First, which approach to just war theory is more in keeping with its historic proponents? Pavlischek and others view their version of just war theory as the classic tradition and treat a soft just war position as an unfortunate corruption. Yet the soft just war theory of the Catholic bishops and others lays claim to the same intellectual inheritance.
After rereading the classic Christian voices it is clear to me that hard just war theorists have the tradition right. The 20th-century development of just war theory is clearly an evolution of the historic tradition in response to the carnage of the era. Events from 1914 to 1989 scalded the international Christian consciousness. Many Christian leaders became convinced that the world was rushing to incineration and that historically Christian nations were largely responsible. Pacifism nearly converged with a chastened just war approach to yield soft just war theory.
Those revising the tradition have not always been fully transparent about what they were doing. Honest exposition of its sources would enable us to understand the classic theory for what it is, and to see the limits imposed by its premodern composition. Just war theory was crafted in nondemocratic, quasi-theocratic contexts, with far less destructive military technology. If the theory needs to be democratized and updated to account for modern technology, so be it. Genealogy does not settle the argument, though it is important to get the history right.
Second, which approach to just war theory is more likely to bear fruit of justice, peace and order today? How we construe just war theory must bear good fruit or that construal must be altered or the theory abandoned.
Hard just war theory can make American Christians too likely to support marginal or unjust wars and in general to be unreflective about our nation’s activities in the world. Yet soft just war theory can weaken our moral clarity on those occasions when we must have sufficient resolve to fight truly just wars. Which is the greater problem today? A struggle against groups that fly jetliners into buildings requires the steely resolve that hard just war theory contributes. But if this occurs at the expense of peacemaking efforts mandated by Jesus that can get at the roots of global terrorism, or costs us the ability to think critically, we will go badly astray.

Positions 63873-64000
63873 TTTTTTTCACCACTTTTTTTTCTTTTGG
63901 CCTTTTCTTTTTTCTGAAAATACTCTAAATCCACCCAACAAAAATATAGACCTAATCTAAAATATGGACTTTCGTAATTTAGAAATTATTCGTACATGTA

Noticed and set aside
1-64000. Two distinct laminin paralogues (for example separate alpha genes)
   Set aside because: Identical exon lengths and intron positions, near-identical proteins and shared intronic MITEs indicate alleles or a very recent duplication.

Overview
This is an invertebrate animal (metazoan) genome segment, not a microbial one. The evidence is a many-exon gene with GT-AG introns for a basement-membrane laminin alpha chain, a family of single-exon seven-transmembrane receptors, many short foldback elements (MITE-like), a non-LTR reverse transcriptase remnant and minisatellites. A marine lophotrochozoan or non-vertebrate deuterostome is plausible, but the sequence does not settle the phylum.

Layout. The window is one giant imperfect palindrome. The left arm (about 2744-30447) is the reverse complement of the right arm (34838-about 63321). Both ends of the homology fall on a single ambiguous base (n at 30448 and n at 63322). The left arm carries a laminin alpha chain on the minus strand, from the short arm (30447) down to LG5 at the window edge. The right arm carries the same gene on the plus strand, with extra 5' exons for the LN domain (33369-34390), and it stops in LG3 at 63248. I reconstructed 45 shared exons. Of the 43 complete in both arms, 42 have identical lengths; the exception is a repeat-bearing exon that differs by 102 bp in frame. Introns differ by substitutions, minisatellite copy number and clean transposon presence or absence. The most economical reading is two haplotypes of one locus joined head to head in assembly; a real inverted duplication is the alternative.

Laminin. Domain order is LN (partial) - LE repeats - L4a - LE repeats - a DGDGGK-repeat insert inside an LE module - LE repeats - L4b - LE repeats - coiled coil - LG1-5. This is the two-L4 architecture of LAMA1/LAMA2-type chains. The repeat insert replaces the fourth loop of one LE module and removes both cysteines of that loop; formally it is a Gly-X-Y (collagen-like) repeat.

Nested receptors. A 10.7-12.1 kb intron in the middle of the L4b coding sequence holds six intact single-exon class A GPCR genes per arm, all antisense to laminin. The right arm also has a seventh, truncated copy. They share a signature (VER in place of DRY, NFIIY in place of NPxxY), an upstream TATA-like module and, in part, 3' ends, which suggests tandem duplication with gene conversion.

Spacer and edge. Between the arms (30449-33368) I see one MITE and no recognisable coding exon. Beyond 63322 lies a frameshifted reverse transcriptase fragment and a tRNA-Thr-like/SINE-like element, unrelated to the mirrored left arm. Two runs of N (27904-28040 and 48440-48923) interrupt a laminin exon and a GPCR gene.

Third, which approach to just war theory is more likely to help American Christians discern our particular responsibilities? The gravest flaw of recent discussions of just war theory has been their ahistorical and acontextual quality. When we Americans talk about war and its justice, we’re not Swedes or Malaysians, we’re Americans; we’re the most powerful nation on earth, with the largest military, the single nation in the world today most likely to threaten and use military force. Which version of just war theory best helps us to remember both the opportunities and the dangers of our extraordinary international power?
It is no coincidence that the origins of American soft just war theory can be traced to the nuclear arms race and the turn against the Vietnam War. The American Christian debate about just war theory is in a sense nothing other than a debate about America’s role in the world, a debate little changed since, say, 1968. In the end, competing perceptions of our national moral virtue lie at the heart of the division between soft and hard just war theory.
What is America, after all? Are we the leading international force for “human dignity, the rule of law, limits on the power of the state . . . private property, free speech, equal justice, and religious tolerance,” as the president said at West Point? Or are we instead the global hegemon—the Rome of the modern world—throwing our military weight around, pursuing economic excess while parsimonious in our generosity, demonstrating indifference to how our actions negatively affect other nations and consuming far more of the world’s resources than we should?
The U.S. is, in fact, both. And the split in just war theory partly reflects the tension between our cherished ideals and our power-distorted selfishness, both of which reflect who we are as a nation.